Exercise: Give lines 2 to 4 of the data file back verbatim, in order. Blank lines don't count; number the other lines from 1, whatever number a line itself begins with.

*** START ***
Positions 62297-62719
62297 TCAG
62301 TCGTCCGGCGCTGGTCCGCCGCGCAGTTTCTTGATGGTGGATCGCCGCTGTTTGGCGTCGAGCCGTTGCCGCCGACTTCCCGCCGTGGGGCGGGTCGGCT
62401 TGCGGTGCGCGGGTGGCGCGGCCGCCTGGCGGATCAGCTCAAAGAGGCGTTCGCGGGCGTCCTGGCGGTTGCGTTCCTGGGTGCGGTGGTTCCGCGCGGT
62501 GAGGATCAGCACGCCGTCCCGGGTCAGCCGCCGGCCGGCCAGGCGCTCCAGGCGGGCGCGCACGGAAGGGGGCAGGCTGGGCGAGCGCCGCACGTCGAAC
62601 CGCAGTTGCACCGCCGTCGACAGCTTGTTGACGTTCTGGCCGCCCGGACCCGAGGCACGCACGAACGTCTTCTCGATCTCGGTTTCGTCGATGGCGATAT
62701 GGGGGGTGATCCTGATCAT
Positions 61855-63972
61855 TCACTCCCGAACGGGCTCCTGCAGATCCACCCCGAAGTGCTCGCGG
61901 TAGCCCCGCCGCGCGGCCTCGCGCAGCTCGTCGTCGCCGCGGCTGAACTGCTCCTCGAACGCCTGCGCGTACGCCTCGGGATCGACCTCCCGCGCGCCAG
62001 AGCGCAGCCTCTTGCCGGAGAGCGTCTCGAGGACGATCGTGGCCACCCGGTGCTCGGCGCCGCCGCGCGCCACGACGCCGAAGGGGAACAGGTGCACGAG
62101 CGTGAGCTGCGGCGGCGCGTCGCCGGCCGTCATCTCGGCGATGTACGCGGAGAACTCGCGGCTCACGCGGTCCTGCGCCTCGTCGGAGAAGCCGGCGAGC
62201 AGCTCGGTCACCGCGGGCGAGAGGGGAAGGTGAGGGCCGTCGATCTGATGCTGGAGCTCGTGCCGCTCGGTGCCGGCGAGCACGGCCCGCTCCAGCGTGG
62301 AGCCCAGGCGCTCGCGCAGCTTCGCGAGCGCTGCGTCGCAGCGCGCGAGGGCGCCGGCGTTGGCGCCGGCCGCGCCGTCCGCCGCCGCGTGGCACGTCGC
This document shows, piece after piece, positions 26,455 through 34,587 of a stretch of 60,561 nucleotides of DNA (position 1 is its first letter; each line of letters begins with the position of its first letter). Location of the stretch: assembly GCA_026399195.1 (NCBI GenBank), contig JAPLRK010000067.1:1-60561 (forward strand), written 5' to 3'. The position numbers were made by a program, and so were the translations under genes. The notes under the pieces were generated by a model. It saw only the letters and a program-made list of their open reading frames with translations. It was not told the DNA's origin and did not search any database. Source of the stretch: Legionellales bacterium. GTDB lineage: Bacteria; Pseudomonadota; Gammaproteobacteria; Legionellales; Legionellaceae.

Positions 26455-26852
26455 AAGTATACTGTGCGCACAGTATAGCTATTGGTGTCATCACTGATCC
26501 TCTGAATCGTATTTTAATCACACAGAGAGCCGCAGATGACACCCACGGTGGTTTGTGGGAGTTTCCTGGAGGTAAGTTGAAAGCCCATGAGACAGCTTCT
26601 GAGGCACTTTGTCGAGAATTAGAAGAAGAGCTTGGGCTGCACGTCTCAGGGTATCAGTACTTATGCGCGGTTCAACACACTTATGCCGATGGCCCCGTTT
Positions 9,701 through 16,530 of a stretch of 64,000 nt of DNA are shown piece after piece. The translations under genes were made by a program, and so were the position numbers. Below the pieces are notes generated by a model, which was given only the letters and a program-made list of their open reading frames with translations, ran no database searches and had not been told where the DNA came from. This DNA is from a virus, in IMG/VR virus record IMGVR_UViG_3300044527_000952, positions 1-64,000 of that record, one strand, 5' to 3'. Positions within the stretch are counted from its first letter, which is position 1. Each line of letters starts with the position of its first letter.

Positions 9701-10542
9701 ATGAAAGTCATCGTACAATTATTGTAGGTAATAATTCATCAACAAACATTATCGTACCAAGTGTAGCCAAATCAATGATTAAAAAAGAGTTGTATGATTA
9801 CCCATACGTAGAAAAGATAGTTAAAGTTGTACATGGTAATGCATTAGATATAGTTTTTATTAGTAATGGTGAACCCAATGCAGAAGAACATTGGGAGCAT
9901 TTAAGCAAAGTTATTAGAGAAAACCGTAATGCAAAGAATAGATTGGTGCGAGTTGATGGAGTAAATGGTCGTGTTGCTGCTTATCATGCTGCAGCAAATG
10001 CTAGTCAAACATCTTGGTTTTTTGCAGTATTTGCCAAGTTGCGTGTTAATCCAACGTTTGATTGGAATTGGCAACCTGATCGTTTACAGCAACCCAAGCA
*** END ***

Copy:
62297 TCAG
62301 TCGTCCGGCGCTGGTCCGCCGCGCAGTTTCTTGATGGTGGATCGCCGCTGTTTGGCGTCGAGCCGTTGCCGCCGACTTCCCGCCGTGGGGCGGGTCGGCT
62401 TGCGGTGCGCGGGTGGCGCGGCCGCCTGGCGGATCAGCTCAAAGAGGCGTTCGCGGGCGTCCTGGCGGTTGCGTTCCTGGGTGCGGTGGTTCCGCGCGGT